Back in the decades when the Democrats were the majority party, the rules were simple: the Dems ruled and the GOP sat on the back benches and generally behaved itself. Oh, they moaned and groaned about activist judges and profligate spending and such, but the Republicans knew they were the losers and they would have to rebuild their party if that were ever going to change.
Well, it did change, and it changed big time. And now, suddenly, the rules are different. In attempting to govern the way majority parties have always governed, Republicans are painted as power-mad fiends eager to turn back the clock on all the social progress this nation has enjoyed under the “enlightened” rule of the Democrats. It’s more power they want, and they’ll stop at nothing to get it! Despite having lost the Presidency, both houses of Congress, the majority of Governorships and an increasing number of state legislatures, Democrats seem to have convinced themselves they are the victims of some massive evil scheme.
They act as if they are still the majority party whose rights are being trampled by a herd of rogue elephants. They’re like a professional boxer who is KO’d by his opponent only to argue he should win on points. So they obstruct, they accuse, they flail about wildly hoping something—anything—will get those ignorant voters to see the error of their ways and return the world to the way it was meant to be.
Every loss is the fault of outside forces instead of the candidates and their messages. Elections are stolen, they are bought by special interests, or they are manipulated by sneaky, conniving Republicans who have become experts at pulling the wool over voters’ eyes. The Democratic Party is apparently suffering from a mirror shortage. There’s no other way to explain their cluelessness as to whom to blame for the electoral realignment in America.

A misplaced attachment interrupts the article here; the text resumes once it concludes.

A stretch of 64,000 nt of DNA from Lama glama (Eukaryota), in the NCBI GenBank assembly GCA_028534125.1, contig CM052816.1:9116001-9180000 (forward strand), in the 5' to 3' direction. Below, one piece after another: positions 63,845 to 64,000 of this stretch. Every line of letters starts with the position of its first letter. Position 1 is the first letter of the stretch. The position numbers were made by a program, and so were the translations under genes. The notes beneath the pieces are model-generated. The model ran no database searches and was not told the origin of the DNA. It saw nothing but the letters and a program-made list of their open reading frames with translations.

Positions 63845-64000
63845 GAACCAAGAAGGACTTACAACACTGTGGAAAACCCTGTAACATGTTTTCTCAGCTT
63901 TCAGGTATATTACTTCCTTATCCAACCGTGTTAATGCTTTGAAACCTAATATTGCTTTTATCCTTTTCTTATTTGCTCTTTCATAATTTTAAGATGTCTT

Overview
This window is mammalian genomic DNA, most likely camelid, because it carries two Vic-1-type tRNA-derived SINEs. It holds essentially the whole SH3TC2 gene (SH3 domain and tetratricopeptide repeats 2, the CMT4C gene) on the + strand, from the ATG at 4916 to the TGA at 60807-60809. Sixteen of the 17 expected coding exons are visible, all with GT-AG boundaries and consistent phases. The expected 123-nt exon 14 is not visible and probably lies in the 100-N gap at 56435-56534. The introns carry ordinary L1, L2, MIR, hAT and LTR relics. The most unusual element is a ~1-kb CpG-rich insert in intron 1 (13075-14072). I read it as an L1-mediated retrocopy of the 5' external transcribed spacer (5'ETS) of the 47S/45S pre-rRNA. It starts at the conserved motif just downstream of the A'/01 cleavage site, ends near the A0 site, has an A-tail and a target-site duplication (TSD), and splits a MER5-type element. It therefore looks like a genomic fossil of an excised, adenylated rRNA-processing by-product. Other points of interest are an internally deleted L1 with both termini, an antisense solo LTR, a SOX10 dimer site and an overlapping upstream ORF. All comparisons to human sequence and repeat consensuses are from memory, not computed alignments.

And so they go on and on about a majority party which has the temerity to govern according to the precepts which made it a majority party in the first place. They rant about the lack of bipartisanship as if they had cornered the market on olive branches, while spouting some of the most partisan bile heard in Washington in decades. And, as they become more wild-eyed and maniacal, they turn off more and more voters who can only figure out what they’re against (anything President Bush is for) while wondering what they’re in favor of (other than returning them to power). The Democrats are simply not a viable alternative for most “centrists”.
It’s a vicious circle that promises to keep the GOP in a majority position for a long time to come. I suppose that’s good news for Republicans. But it’s still painful to watch.
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